A recent survey by marketing analytics company Canalys found that Canada’s meat market is among the country’s most valuable, with sales valued at $2.9 billion.
While that’s a hefty chunk of the country, it’s not enough to make Canada the most lucrative meat market in the world.
Canada ranks 27th in the World’s 50 Best Meat Markets ranking, behind only Brazil and Australia.
Canalys’ 2015 survey found that Canadians have the most value for their money when it comes to meat at just $7.50 per pound.
That’s far less than the $19.96 per pound for China and $21.48 per pound that is typically seen in the United States.
Still, the number of Canadians buying the most expensive meats in the country at $15 per pound is not insignificant.
“We know that the meat market has grown enormously since 2014, and that’s driven the premium that Canadians are willing to pay,” said Michael Dickey, Canalys CEO.
“But there are still areas of the meat industry that we would like to see improved.”
According to the company, the vast majority of Canadians spend more on meat than they do on other items, which includes meat, fish and dairy.
“The market value of the entire Canadian meat industry is $3.9 trillion, meaning that 70 per cent of Canadians are spending over $4,000 per year on their food,” Dickey said.
“That’s a huge amount of money that Canadians spend on their meals.”
Canalys used data from 2014 to estimate the meat value of all the provinces and territories.
The number of Canadian households buying meat is not surprising given the country has the highest per capita consumption of any major Western country, according to a 2015 study by the University of British Columbia.
Canada is the second-largest meat exporter in the developed world, and it accounts for just under two per cent.
But it is not alone when it come to the value of meat.
“Canada is one of the most important meat exporters in the Western world, but we don’t even rank in the top 20 in terms of the volume of meat we import,” Dickson said.
Canada imported 1.2 million tonnes of beef last year.
While some of that meat came from other countries, such as the United Kingdom and Australia, the majority of Canada’s beef came from Canada.
And that means that the price tag for Canadian meat is actually very high.
According to Canalys, the average Canadian meathouse spends an average of $2,814 on food per year.
“Canadian beef has the largest price premium in the meat trade, with the average price per pound being $3,958,” Dicey said.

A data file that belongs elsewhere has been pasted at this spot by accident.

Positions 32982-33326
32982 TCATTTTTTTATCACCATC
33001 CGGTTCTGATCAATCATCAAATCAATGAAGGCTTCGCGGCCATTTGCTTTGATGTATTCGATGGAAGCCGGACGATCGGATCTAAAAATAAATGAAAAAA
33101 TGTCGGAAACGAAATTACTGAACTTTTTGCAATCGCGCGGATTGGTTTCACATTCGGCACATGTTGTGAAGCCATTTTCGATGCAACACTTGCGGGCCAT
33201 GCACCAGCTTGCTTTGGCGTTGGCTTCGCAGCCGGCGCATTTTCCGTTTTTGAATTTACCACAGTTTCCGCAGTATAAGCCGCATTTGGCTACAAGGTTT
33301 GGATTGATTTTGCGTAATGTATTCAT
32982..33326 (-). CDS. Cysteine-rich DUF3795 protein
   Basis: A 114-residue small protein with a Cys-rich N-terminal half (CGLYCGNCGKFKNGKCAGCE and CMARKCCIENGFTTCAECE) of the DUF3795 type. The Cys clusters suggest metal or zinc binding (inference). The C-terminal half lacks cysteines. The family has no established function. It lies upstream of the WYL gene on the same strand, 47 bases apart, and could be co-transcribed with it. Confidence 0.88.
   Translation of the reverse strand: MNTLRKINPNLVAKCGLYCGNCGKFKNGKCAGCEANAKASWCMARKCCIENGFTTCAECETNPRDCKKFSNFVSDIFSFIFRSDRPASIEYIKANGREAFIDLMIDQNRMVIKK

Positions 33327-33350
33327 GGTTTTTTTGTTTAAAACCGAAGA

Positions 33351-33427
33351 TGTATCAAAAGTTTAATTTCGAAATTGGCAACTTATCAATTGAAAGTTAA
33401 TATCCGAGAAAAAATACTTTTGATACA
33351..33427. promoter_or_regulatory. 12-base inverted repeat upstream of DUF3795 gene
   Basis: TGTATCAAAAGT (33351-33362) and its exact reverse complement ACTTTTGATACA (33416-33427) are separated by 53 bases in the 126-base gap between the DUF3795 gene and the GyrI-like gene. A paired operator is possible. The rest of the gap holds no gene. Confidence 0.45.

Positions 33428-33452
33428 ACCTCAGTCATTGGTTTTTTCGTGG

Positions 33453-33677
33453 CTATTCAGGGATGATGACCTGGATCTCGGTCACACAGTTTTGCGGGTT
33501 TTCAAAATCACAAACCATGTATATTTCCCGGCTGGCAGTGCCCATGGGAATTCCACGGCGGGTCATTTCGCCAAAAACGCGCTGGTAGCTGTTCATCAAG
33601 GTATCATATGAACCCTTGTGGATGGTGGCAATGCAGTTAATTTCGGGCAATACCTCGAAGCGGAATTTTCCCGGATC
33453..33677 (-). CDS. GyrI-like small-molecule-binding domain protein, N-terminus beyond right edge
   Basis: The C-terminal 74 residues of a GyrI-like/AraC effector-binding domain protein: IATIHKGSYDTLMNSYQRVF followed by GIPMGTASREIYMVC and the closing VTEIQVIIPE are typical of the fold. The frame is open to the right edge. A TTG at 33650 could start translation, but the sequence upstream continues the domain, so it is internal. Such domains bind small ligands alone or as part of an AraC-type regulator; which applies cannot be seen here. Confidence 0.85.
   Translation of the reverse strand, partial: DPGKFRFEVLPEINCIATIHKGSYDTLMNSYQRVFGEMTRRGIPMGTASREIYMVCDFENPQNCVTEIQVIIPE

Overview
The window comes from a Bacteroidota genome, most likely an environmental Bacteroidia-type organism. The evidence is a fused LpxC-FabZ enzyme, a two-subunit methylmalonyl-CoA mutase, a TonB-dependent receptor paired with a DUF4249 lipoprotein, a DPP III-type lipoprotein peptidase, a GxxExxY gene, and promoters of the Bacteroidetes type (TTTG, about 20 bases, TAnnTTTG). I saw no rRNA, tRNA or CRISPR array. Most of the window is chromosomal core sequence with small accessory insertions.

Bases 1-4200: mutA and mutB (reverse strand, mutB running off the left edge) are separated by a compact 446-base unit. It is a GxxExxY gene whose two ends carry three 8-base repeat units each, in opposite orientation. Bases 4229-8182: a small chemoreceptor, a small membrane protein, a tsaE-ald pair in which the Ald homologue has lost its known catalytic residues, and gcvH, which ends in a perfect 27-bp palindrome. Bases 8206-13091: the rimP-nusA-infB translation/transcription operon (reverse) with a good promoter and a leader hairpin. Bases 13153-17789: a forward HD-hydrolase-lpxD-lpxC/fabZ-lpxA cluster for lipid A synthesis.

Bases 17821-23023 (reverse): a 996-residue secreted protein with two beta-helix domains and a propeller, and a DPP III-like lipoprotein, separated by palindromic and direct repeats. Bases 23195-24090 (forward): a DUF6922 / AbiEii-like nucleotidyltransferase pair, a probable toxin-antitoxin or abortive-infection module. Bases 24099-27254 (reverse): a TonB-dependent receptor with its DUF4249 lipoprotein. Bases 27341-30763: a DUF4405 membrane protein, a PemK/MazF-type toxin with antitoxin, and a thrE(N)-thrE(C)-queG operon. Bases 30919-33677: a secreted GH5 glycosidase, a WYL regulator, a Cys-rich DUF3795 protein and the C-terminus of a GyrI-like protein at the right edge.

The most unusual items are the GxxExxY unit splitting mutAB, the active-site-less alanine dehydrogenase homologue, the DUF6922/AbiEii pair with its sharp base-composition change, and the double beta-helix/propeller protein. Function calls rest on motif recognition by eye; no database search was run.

According, the Canadian food and beverage industry is expected to account for up to $2 trillion in revenue by 2020.
Diceys prediction for 2020: “This is the meat that is going to drive the economy of the next 20 years.”
And that will be with a beef price of $6,500 per pound, up from the current price of around $3 per pound due to the global beef price increase.
“As the demand for beef continues to grow, there will be more and more demand for Canadian beef and more and better quality beef, and we’re going to see that continue,” Dikeys prediction.
“If we have that beef that’s good enough, the price will continue to go up and the industry will continue.”
That will mean Canadians buying more beef in the future, but they will need to buy it at a more reasonable price than they currently do.
Canada’s current beef prices include the government’s tax-free purchase threshold for meat.
Currently, that is $11.50.
Dikey said the government is looking to introduce a new meat price cap that will allow Canadians to buy meat from $9 to $15.
“This will allow people to buy beef at that price point and have a higher price in their pocket.”
While that price increase will be in place for the next two years, it will only apply to beef purchased from Canadian producers.
According the Canalys survey, only about one-quarter of Canadians will buy beef from a Canadian producer, with another quarter purchasing meat from other parts of the world such as Mexico, China, India, and Brazil.
That is a number that will need an increase in the government to help Canadians buy their beef, Dicellys prediction said.
The Canalys report is just one of many that has highlighted the need for Canadian governments to improve the quality of meat they import.
In a recent report by the World Resources Institute, the organization found that beef exports are down by half since the 1970s, and are projected to be down even further by 2020, according the World Bank.
“In the past, the government has been doing what we’ve called the supply side of supply management,” said Richard Kibby, the WRI’s senior vice-president